- Static web pages that contain the text of or links to relevant legislation regarding copyright, fair use, etc., as well as links to relevant style guidelines and manuals.
- RSS feeds (akin to an electronic news clipping service) from professional newsletters and news sources, publishing current articles, reports, and stories on plagiarism, copyright, and fair use matters.
In part to disseminate the resource and in part to assess it, the project would include a pair of one-day seminars to be held at Colby and Bowdoin, respectively. The seminars are conceived as complementing each other. Guided by global concerns, the first in October 2003 would provide a general forum for wide-ranging discussions of plagiarism, copyright, and fair use. A plenary speaker of national prominence (e.g., Ken Crews or Lawrence Lessig) would be recruited along with 6 to 8 lesser known authorities and specialists (e.g., a member of the Beckman Center for Internet and Society, a representative of the music recording industry, a representative of the U.S. Copyright Office, the Chair of the Modern Language Association’s Committee on Information Technology, a spokesperson for the Association of Research Libraries), who would sit on and also lead roundtable or panel discussions. Besides providing a valuable forum of interest to the general and specialist audience alike, the first seminar in March 2004 would allow the project developers to take stock of the issues embraced by the project and to adjust, adapt, or extend their goals and strategies accordingly. The second seminar in March 2004 would address the specific, local concerns faced by small liberal arts colleges as they attempt to implement instruction programs that engage the issues of plagiarism, copyright, and fair use. This second seminar would seek to recruit faculty from CBB as well as other MANE schools to lead panel discussions, and it would include practical workshops that assess and evaluate the project and its effectiveness.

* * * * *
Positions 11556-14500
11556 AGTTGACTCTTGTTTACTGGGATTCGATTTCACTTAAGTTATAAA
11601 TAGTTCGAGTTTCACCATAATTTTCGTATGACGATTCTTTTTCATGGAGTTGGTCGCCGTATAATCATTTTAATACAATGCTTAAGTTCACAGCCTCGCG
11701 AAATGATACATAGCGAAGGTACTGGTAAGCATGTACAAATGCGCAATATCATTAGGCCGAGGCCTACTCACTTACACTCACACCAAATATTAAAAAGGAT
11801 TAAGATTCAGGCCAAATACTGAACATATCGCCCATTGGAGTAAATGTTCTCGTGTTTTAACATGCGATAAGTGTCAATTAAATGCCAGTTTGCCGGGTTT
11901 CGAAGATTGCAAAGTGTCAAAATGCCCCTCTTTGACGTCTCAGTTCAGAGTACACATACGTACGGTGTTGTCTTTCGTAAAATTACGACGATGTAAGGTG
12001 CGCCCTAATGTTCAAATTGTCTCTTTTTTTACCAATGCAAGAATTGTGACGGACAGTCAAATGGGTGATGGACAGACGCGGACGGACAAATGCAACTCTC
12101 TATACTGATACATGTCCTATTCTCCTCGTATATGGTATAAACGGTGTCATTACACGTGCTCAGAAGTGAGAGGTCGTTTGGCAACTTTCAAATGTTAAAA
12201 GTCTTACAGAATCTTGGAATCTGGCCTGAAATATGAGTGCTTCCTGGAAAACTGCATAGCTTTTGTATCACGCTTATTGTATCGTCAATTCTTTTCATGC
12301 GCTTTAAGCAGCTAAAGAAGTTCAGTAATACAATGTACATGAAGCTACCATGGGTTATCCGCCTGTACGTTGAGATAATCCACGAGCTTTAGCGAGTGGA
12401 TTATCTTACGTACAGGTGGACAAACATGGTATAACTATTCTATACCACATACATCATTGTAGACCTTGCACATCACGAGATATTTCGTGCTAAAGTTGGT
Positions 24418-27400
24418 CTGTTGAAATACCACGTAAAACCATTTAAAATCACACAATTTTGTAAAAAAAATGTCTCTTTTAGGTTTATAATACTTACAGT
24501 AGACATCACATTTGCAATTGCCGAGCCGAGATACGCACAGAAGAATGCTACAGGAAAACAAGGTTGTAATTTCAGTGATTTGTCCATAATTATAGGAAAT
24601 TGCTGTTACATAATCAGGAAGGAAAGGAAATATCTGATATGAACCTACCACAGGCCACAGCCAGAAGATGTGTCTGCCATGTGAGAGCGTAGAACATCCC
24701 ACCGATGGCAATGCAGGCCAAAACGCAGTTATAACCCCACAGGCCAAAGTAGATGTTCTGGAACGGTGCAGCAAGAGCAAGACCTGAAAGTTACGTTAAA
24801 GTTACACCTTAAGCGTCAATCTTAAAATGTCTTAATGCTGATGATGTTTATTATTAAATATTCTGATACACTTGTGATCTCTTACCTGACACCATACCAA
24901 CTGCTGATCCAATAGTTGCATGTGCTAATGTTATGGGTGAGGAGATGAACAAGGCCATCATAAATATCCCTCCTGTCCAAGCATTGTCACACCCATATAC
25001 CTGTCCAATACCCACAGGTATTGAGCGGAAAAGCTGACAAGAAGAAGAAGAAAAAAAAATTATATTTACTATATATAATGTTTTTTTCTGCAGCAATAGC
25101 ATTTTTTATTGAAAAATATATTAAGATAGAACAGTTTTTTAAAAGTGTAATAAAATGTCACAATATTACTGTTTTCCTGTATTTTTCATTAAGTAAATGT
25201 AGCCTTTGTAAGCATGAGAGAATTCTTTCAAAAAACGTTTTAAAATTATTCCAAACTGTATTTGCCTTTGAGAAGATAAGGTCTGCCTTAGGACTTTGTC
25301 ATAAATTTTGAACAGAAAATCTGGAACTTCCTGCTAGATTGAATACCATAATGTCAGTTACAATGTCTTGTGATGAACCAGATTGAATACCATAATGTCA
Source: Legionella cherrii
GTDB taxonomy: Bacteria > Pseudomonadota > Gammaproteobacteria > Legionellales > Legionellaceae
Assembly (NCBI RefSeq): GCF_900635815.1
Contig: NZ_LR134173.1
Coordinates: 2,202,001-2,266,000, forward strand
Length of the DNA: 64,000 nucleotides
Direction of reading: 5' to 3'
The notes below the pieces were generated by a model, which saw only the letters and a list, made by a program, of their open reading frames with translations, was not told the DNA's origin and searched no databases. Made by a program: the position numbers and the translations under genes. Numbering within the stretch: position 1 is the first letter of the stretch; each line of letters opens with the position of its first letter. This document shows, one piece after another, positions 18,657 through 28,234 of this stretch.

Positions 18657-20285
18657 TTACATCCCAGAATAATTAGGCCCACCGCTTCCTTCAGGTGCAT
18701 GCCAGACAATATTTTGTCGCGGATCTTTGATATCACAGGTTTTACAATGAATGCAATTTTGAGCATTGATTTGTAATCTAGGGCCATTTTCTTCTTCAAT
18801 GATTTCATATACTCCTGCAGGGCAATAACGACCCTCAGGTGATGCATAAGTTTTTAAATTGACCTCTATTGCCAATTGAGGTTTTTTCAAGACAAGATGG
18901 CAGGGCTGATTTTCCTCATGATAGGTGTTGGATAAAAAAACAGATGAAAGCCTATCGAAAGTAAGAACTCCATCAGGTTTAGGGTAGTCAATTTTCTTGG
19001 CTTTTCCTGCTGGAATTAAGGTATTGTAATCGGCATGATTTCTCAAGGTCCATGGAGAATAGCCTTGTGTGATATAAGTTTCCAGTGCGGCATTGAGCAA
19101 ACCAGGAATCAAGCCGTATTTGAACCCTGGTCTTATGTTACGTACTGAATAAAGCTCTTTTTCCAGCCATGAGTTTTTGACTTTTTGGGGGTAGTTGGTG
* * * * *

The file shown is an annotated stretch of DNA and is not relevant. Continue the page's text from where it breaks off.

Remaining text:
Besides a general resource, the site would be available to MANE colleges to realize specific institutional objectives: it could, for example, be used in first-year orientation programs or first-year writing programs to introduce students to the principles of academic honesty, the conventions of citation, and the use of style guides. Bowdoin and Bates, respectively, intend to use the resource in these ways. Other institutions with similar programs would be able to use or adapt the resource site to engage the issues of plagiarism and copyright within an instructional setting that reinforces the values of academic integrity and honesty.
- Zachary Chandler, Language Tech Consultant (principal investigator/technologist)
- Marilyn R. Pukkila, Instruction Librarian (instructor)
- Jean Sanborn, Professor of English (instructor/Writer’s Center representative)
- Michael Hanrahan, Instruction Coordinator and Lecturer in English (principal investigator/instructor)
- Thomas Hayward, Humanities Librarian and Lecturer in Classics (instructor)
- Loring Danforth, Professor of Anthropology (instructor/faculty representative)
- Judy Montgomery, Associate Librarian (principal investigator)
- Peter Schilling, Director of the Educational Technology Center and Adjunct Assistant Professor in English (technologist, instructor)
- Sue O’Dell, Science Librarian (instructor)
- Liz Muther, Associate Professor of English (instructor/Plagiarism Working Group representative)